There are really two issues here. One is financial. The other is moral. The financial issue is a simple math problem as far as the U is concerned. They have an annual operating budget. The state gives them a less than 20% of that budget. The rest is made up from other sources, like endowments. The biggest percentage is tuition. As the article states, out-of-state students are worth 3 times as much as in-state students. And those nice new buildings don't pay for themselves! In reality this out-of-state money is hugely beneficial to both Ann Arbor and the state's economy, and is why A2 has remained a boom town, even as Michigan's economy has suffered throughout the years. That money pays for construction workers salaries, teachers, nurses and then goes back into the surrounding A2 business community. The people eating in all the nice downtown restaurants on Main St are by and large not students. They are residence of the area who all benefits from this out of state money. The only negative is the moral issue of the number of -in-state Michigan residents who are accepted to UM annually. From Ted Spencer's own math, they extend only approximately 5,000 offer letters to in-state Michigan HS students from the 10K that apply to get approx 3,5000 in-state freshmen acceptances. But UM sends over 13,000 offer letters to out-of-staters to get aprox 2,700 acceptances. What this most certainly tells you is that the number of in-state students is firmly capped based on the budget, not based on qualifications for admission. Is the 13,001st out-of-state student more qualified than the 5001st state of Michigan applicant? I suspect not. But as Ted Spencer pointed out, they are worth $26K more annually than in-state residents. So the real question for the state: is it fair to Michigan residents that only 3% of annual in-state HS grads are admitted to the top public university in the State or should that number be higher? The math is simple. The morality is not.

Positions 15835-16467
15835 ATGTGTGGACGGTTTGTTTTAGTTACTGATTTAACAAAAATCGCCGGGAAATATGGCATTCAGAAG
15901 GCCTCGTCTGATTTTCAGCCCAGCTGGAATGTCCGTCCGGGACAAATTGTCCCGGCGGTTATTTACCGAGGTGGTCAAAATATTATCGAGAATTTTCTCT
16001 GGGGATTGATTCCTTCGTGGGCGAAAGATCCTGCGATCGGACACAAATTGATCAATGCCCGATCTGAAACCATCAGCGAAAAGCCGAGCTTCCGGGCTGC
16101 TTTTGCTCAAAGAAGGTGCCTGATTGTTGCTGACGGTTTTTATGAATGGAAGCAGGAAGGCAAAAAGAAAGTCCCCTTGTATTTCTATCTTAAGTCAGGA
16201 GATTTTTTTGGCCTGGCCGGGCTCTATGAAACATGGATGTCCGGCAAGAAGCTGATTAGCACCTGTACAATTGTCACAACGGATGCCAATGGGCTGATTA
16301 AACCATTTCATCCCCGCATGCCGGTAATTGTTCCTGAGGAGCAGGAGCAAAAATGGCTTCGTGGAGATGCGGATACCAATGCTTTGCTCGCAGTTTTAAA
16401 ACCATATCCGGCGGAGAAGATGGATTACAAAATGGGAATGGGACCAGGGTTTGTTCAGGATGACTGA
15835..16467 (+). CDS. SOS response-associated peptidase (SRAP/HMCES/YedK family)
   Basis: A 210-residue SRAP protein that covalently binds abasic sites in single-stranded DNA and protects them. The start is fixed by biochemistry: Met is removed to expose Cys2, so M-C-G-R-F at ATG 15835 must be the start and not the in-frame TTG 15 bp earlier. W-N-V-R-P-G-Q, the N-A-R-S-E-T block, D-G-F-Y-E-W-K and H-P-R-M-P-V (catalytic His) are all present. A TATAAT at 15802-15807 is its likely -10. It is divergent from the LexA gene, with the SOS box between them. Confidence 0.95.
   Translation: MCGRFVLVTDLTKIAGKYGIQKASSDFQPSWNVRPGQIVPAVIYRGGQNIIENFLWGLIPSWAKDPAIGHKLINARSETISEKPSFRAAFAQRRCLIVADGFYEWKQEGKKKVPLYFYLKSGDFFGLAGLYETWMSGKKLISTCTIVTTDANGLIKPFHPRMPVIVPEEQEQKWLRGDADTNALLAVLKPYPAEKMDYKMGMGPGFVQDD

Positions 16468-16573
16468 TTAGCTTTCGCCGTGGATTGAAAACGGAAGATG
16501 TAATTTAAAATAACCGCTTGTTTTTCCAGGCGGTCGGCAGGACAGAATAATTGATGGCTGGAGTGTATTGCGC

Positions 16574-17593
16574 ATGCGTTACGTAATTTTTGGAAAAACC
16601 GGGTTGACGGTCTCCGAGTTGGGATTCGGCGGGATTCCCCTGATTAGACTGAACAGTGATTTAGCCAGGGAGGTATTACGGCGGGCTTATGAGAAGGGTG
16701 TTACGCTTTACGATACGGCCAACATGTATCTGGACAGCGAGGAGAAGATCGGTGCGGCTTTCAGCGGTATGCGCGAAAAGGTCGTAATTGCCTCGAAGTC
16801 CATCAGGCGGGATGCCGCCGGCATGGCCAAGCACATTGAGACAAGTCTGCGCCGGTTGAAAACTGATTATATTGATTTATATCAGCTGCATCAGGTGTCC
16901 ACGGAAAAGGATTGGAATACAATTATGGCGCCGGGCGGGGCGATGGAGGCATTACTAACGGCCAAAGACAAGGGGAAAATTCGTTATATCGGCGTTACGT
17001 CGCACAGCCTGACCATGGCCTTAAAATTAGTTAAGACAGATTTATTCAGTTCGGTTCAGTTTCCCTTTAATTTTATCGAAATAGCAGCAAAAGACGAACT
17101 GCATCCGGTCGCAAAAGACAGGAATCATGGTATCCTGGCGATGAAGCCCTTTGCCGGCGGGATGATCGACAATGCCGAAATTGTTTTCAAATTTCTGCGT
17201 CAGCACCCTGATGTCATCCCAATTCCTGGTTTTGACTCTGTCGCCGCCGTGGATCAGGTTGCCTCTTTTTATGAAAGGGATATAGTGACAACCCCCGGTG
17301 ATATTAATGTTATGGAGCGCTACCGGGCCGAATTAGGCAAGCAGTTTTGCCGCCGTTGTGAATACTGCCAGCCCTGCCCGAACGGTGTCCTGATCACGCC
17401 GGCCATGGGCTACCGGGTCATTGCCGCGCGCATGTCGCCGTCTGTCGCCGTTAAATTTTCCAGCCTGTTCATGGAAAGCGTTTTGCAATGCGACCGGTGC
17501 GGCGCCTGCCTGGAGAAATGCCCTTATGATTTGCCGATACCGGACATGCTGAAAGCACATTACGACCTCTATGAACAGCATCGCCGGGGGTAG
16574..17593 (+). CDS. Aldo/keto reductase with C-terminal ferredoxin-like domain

Evan Smith

Fri, Oct 26, 2012 : 1:33 a.m.

@WWBoDo The acceptance rate for in-state students is 76% higher than out-of-state students. Residents have the advantage and by quite a significant margin.


Thu, Oct 25, 2012 : 7:26 p.m.

Seems as though all you have to do, if you want to improve your chances of going to UM is to move to Indiana, Ohio, Illinois, India, China, etc. Or, perhaps, check a box on the application that says I am willing to pay out of state tuition despite the fact that I live in Michigan.


Thu, Oct 25, 2012 : 5:40 p.m.

Very good post marathonsy. It sums up the internal war waging in my mind as I read these posts. On the one hand, these are tough economic times and the U needs to think like a business and make the best financial decisions it can for itself. On the other hand, I really hope my kid can get in in a few years!


Thu, Oct 25, 2012 : 4:41 p.m.